Principal Component Pursuit with Reduced Linear Measurements by Arvind Ganesh, Kerui Min, John Wright, Yi Ma . The abstract reads:

In this paper, we study the problem of decomposing a superposition of a low-rank matrix and a sparse matrix when a relatively few linear measurements are available. This problem arises in many data processing tasks such as aligning multiple images or rectifying regular texture, where the goal is to recover a low-rank matrix with a large fraction of corrupted entries in the presence of nonlinear domain transformation. We consider a natural convex heuristic to this problem which is a variant to the recently proposed Principal Component Pursuit. We prove that under suitable conditions, this convex program guarantees to recover the correct low-rank and sparse components despite reduced measurements. Our analysis covers both random and deterministic measurement models.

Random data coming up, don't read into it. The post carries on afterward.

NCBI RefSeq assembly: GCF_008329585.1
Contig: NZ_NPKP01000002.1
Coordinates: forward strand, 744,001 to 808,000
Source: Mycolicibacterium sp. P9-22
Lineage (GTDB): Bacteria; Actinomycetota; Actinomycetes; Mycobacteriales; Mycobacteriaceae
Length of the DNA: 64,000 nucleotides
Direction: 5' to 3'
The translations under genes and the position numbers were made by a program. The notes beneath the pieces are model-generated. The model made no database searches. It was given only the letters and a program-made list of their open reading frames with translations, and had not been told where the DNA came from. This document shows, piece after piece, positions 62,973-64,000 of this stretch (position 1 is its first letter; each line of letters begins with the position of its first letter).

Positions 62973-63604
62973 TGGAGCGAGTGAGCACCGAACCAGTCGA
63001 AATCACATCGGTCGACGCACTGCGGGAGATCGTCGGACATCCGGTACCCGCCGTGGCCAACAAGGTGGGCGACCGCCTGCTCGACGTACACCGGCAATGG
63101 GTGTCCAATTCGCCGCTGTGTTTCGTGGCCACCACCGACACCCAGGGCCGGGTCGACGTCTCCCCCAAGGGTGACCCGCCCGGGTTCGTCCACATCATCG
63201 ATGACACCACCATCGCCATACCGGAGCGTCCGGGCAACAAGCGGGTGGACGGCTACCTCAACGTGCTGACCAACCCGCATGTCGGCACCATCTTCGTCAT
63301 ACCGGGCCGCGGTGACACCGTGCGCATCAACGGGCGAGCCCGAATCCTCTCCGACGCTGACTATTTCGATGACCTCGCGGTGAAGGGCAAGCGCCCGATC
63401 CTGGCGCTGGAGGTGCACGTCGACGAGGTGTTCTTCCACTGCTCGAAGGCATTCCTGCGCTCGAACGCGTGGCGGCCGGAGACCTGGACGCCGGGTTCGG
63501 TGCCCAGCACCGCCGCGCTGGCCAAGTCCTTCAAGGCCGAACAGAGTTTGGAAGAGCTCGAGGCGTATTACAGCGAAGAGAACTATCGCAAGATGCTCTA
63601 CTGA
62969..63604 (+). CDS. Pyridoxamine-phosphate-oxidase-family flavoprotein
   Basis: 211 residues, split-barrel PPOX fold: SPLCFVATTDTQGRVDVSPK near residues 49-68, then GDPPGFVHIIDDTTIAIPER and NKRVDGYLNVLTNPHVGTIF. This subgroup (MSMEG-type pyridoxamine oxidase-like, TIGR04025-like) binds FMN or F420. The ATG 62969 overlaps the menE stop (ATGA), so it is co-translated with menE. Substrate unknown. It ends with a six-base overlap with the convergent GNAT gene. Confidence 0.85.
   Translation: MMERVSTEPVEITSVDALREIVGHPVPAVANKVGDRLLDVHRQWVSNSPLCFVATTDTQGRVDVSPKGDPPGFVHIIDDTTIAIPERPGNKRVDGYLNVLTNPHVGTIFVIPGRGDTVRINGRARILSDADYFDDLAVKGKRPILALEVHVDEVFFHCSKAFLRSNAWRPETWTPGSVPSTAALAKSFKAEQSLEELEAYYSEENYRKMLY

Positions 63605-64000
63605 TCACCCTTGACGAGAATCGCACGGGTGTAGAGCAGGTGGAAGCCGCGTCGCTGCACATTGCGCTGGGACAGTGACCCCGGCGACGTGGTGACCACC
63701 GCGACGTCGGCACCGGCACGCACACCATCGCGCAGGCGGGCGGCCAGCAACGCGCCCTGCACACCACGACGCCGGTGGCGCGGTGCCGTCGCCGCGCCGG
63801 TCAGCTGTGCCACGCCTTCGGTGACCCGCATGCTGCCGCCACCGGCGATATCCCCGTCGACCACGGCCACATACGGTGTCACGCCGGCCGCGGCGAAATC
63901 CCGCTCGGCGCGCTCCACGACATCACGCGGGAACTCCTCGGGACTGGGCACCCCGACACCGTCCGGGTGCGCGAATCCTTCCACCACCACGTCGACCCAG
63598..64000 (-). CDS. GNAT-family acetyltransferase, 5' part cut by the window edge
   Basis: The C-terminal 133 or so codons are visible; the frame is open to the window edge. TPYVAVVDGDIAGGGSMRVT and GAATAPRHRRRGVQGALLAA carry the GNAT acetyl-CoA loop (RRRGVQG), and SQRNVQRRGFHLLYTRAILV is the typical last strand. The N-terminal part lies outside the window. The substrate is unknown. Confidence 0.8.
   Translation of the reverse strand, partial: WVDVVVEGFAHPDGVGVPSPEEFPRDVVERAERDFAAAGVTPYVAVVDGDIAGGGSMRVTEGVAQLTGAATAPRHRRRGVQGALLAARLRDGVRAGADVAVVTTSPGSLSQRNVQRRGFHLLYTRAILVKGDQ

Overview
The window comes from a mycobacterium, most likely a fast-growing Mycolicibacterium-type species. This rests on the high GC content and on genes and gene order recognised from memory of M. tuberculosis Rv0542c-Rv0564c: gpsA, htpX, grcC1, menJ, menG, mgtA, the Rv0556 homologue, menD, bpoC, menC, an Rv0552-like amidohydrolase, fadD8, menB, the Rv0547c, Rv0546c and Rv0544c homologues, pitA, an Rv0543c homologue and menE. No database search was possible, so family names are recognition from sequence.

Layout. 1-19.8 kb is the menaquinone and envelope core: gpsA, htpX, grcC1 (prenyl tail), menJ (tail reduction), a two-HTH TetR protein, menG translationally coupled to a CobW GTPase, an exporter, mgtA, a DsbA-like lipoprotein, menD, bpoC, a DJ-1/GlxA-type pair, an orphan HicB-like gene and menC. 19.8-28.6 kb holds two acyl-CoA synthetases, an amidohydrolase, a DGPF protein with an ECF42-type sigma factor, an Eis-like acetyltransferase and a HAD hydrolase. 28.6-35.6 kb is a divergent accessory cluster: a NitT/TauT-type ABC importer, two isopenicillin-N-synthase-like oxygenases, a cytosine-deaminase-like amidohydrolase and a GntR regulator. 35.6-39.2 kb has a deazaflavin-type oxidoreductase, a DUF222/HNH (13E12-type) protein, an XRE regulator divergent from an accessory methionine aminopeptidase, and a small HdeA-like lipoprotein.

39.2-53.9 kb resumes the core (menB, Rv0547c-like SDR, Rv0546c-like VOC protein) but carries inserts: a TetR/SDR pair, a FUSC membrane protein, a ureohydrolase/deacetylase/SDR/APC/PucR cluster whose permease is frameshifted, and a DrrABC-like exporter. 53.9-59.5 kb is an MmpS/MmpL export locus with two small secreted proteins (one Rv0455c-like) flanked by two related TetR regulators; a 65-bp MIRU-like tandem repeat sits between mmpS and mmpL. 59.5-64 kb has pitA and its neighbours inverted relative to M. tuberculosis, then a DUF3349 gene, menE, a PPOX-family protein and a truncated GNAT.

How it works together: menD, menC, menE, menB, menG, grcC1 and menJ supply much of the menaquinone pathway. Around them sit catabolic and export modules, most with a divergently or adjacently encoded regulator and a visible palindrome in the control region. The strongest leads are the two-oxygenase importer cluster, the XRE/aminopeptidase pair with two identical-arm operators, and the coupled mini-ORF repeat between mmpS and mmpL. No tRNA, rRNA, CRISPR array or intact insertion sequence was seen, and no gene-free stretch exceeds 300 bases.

Divide-and-Conquer Method for L1 Norm Matrix Factorization in the Presence of Outliers and Missing Data by Deyu Meng . The abstract reads: